Inasmuch as the trial court erroneously allowed the defendant Muntz Car Company of California the offset found to be $2,000, the judgment against that company is modified by striking therefrom the sum of $1,633.30 and inserting in lieu thereof the sum of $3,633.30. As so modified the judgment is affirmed. Costs on appeal are allowed to the plaintiff as against the defendant Muntz Car Company of California. The plaintiff and the defendant Seaboard Finance Company shall bear their own costs.
Gibson, C.J., Carter, J., Traynor, J., Schauer, J., Spence, J., and McComb, J., concurred.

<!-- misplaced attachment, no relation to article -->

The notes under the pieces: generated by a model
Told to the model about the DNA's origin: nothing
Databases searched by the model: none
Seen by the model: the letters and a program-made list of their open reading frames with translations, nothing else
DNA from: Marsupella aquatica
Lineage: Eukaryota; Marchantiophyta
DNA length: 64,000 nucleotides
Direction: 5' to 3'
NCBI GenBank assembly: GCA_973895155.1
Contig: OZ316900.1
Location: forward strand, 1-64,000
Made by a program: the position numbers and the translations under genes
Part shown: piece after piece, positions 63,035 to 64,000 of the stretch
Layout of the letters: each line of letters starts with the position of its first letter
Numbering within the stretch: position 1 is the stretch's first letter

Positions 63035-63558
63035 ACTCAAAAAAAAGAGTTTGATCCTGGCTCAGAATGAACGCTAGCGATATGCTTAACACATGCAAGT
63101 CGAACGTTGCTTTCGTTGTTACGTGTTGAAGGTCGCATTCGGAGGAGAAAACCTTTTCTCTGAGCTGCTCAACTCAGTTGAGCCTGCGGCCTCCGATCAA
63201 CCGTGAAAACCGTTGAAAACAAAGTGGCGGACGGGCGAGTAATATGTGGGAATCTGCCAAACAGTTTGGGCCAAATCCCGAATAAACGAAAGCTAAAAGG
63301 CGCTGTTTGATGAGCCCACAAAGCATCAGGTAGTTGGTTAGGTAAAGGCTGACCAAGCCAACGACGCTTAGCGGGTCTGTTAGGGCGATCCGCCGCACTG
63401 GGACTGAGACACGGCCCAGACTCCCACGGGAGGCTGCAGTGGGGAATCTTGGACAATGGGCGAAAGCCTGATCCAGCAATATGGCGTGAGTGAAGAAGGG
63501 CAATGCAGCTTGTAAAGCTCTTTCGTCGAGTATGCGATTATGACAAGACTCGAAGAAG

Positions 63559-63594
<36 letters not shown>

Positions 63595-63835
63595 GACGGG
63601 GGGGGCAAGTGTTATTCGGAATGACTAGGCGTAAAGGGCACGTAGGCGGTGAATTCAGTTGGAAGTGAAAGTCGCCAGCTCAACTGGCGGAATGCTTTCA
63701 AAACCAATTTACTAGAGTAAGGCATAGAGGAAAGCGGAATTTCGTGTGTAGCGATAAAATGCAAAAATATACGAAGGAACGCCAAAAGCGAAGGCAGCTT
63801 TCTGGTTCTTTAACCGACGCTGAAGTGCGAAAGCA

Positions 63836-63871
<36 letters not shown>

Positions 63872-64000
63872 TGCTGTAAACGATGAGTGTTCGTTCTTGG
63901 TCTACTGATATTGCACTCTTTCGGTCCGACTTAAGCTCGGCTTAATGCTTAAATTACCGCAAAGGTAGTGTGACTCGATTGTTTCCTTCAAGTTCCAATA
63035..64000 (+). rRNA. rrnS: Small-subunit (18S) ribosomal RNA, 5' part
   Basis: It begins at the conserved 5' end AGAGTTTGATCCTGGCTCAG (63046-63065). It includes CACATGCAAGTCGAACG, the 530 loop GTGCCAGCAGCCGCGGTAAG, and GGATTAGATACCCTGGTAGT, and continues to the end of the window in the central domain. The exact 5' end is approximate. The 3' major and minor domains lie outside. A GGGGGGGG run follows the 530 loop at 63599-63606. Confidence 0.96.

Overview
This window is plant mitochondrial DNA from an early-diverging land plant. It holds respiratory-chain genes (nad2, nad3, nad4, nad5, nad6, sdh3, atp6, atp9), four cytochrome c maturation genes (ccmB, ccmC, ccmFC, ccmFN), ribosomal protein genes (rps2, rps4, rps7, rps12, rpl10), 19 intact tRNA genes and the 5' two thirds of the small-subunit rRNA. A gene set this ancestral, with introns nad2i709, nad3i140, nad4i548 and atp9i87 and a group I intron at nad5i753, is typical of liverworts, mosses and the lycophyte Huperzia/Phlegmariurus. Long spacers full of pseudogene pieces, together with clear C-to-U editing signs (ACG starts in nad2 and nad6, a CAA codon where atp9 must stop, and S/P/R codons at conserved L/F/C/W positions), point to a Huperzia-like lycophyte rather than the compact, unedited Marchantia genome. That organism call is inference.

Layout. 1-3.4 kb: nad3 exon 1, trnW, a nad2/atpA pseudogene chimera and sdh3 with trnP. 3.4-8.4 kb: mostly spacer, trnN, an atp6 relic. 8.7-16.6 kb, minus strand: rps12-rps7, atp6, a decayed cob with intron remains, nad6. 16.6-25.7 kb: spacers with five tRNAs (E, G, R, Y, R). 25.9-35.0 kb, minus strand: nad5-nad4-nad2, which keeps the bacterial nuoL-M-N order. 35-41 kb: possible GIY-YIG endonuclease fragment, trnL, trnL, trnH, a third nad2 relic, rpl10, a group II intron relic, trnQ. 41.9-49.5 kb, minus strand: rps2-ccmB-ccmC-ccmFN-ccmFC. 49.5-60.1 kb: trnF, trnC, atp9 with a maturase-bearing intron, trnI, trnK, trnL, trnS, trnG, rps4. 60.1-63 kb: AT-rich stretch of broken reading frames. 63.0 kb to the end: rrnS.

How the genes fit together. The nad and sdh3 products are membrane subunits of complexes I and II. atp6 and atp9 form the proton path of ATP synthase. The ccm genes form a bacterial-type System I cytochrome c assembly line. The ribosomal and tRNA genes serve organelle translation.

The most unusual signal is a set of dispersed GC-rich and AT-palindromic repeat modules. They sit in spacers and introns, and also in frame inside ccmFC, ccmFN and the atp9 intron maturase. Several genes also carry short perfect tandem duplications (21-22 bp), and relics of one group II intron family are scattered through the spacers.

FN 1. Section 2982 provides in pertinent part: "(a) Every conditional sale contract for the sale of a motor vehicle, with or without accessories, shall be in writing ... and shall contain all of the agreements between the buyer and the seller relating to the personal property described therein. It shall be signed by the buyer or his authorized representative and by the seller or its authorized representative, and when so executed an exact copy thereof shall be delivered by the seller to the buyer at the time of its execution. It shall recite the following separate items as such in the following order: 1. The cash price of the personal property described in the conditional sale contract. 2. The amount of the buyer's down payment, and whether made in cash or represented by the net agreed value of described property traded in, or both, together with a statement of the respective amounts credited for cash and for such property. ... 3. The amount unpaid on the cash price, which is the difference between Items 1 and 2. 4. The cost to the buyer of any insurance, the premium for which is included in the contract balance. 5. A description and itemization of amounts, if any, which will actually be paid by the seller or his assignee to any public officer as fees in connection with the transaction, which are included in the contract balance. 6. The amount of the unpaid balance, which is the sum of Items 3, 4, and 5. 7. The amount of the time price differential. 8. The contract balance owed by the buyer to the seller, which is the sum of Items 6 and 7. 9. The number of installments required to pay the contract balance, the amount of each installment, and the date for payment of the installments. ... (b) If any charge for insurance is included in the amount paid or to be paid by the buyer under any conditional sale contract for the sale of a motor vehicle, with or without accessories, an insurance policy or policies or a certificate of insurance under a master policy shall be issued and the seller shall within thirty days after the execution of the conditional sale contract send or cause to be sent to the buyer the original or an exact copy of such policy or policies or certificate. (c) The amount of the time price differential in any conditional sale contract for the sale of a motor vehicle, with or without accessories shall not exceed 1 per cent of the unpaid balance multiplied by the number of months, including any excess fraction thereof as one month, elapsing between the date of such contract and the due date of the last installment, or twenty-five dollars ($25), whichever is greater; provided, that such contract may provide for interest on any delinquent installment from and after the date of delinquency, and for reasonable collection costs and fees in the event of delinquency. (d) Any provision in any conditional sale contract for the sale of a motor vehicle to the contrary notwithstanding, the buyer may satisfy in full the indebtedness evidenced by such contract at any time before the final maturity thereof, and in so satisfying such indebtedness shall receive a refund credit thereon for such anticipation of payments. ... (e) If the seller, except as the result of an accidental or bona fide error in computation, shall violate any provision of subdivisions (c) or (d) of this section the conditional sale contract shall not be enforceable, except by a bona fide purchaser for value, and the buyer may recover from the seller in a civil action the total amount paid on the contract balance by the buyer to the seller or his assignee pursuant to the terms of such contract. (f) If the holder of such contract, except as the result of an accidental or bona fide error in computation, shall violate any provision of subdivision (d) of this section, the buyer may recover from such holder in a civil action the total amount paid on the contract balance by the buyer to such holder pursuant to the terms of such contract."